You will be exposed to currency risk if conversion of the local currency into RMB is required. RMB is subject to exchange rate risk. Fluctuation in the exchange rate of RMB may result in losses in the event that you subsequently convert RMB into another currency (including Hong Kong Dollars). Exchange controls imposed by the relevant authorities may also adversely affect the applicable exchange rate. RMB is currently not freely convertible and conversion of RMB may be subject to certain policy, regulatory requirements and/or restrictions (which are subject to changes from time to time without notice). The actual conversion arrangement will depend on the policy, regulatory requirements and/or restrictions prevailing at the relevant time.

 

 

 

Futures and Options

 

Risk of trading Futures and Options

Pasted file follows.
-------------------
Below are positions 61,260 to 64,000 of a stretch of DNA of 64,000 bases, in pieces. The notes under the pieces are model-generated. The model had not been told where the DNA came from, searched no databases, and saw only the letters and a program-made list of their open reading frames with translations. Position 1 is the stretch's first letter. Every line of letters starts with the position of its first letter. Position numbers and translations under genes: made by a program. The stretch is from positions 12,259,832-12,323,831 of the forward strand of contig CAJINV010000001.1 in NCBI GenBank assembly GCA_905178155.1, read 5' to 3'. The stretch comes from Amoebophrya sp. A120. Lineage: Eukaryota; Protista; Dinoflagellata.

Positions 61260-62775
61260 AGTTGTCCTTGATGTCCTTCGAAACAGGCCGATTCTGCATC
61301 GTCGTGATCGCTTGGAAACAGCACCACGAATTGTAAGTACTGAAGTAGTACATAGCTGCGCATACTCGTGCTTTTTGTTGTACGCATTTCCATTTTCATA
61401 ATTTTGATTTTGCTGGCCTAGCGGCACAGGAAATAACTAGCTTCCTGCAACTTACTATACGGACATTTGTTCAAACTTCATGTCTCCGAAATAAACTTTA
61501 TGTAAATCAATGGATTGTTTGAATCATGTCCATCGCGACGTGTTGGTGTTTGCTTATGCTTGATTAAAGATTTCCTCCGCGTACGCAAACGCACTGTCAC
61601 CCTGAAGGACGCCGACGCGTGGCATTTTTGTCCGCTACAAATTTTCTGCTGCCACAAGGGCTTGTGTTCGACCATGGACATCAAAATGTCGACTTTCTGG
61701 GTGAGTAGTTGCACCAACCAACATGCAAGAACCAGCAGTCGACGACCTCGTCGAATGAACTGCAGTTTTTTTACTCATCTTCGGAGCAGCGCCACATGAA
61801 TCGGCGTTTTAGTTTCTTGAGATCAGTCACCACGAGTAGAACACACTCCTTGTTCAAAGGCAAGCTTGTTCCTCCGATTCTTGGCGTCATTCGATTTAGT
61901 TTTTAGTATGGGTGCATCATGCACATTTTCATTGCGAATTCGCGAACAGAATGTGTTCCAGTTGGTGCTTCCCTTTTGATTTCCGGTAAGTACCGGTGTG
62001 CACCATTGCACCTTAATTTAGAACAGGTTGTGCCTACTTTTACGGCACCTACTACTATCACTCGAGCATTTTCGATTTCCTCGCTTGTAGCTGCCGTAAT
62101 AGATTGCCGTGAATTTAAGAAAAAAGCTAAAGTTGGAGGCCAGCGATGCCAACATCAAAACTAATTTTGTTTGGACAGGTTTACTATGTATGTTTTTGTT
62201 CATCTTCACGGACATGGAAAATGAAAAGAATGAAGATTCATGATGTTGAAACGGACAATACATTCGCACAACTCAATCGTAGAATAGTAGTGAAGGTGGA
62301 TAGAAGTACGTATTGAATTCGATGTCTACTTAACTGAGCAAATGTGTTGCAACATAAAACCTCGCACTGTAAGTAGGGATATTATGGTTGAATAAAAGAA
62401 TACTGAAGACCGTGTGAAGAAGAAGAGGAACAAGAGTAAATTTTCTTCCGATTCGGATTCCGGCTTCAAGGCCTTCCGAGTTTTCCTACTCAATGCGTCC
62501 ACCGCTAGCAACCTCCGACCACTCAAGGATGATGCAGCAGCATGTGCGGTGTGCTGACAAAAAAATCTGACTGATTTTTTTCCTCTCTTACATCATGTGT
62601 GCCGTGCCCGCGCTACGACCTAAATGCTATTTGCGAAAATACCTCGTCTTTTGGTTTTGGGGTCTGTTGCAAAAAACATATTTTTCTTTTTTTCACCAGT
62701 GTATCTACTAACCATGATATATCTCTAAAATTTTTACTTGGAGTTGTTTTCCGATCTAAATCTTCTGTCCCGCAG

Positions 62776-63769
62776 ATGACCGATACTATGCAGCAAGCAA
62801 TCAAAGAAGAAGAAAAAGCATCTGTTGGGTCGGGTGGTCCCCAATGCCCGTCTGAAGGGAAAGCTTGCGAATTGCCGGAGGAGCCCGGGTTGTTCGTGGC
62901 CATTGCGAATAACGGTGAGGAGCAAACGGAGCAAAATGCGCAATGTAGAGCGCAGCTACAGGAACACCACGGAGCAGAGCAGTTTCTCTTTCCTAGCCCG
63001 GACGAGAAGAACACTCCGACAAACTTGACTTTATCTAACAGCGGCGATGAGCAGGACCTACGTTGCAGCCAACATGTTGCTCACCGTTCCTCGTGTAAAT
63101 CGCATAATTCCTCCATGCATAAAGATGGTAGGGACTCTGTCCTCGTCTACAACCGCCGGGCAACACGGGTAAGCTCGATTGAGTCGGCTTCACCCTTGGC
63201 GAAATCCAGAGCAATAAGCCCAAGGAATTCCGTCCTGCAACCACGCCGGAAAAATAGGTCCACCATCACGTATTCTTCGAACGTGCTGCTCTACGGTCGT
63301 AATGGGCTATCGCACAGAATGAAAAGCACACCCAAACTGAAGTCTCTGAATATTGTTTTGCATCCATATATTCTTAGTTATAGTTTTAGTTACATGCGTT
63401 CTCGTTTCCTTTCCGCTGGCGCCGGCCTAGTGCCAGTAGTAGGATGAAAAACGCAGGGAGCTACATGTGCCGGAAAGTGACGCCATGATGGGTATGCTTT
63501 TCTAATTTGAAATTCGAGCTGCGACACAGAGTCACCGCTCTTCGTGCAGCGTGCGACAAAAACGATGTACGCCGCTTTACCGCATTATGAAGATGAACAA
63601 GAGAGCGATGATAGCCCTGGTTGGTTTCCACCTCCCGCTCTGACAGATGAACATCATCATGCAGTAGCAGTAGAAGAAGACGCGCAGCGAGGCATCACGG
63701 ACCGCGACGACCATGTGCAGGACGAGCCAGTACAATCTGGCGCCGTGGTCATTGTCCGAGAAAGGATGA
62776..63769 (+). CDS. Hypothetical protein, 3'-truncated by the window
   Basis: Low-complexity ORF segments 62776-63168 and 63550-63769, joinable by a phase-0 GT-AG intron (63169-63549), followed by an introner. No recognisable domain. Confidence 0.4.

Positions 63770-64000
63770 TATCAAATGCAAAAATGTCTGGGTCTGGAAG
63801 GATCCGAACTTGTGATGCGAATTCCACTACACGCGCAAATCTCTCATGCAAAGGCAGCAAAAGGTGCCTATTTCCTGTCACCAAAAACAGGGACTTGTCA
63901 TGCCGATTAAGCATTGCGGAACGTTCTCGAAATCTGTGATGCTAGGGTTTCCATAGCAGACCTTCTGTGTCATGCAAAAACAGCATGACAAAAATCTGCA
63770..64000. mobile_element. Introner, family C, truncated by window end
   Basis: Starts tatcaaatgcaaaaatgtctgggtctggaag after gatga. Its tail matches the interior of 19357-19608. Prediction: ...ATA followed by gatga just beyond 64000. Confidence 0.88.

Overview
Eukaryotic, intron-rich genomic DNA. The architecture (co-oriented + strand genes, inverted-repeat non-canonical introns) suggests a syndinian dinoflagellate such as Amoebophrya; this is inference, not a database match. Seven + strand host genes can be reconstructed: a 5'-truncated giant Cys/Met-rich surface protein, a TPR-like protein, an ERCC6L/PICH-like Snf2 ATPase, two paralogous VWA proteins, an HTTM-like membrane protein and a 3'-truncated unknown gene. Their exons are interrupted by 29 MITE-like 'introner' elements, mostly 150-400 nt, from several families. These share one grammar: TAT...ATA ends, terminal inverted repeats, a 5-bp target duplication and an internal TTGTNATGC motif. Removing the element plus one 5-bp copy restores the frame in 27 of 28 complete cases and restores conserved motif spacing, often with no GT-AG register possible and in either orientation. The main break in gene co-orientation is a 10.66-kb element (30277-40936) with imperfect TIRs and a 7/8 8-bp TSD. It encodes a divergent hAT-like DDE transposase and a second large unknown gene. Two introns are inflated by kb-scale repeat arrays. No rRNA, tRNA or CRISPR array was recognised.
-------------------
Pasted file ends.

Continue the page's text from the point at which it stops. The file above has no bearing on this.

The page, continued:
The risk of loss in trading futures contracts or options is substantial. In some circumstances, you may sustain losses in excess of your initial margin funds. Placing contingent orders, such as stop-loss or stop-limit orders, will not necessarily avoid loss. Market conditions may make it impossible to execute such orders. You may be called upon at short notice to deposit additional margin funds. If the required funds are not provided within the prescribed time, your position may be liquidated. You will remain liable for any resulting deficit in your account. Trading in futures and options is not suitable for many members of the public, You should therefore study and understand futures contracts and options before you trade and carefully consider whether such trading is suitable in the light of your investment experience, own financial position and investment objectives. If you trade options you should inform yourself of exercise and expiration procedures and your rights and obligations upon exercise or expiry.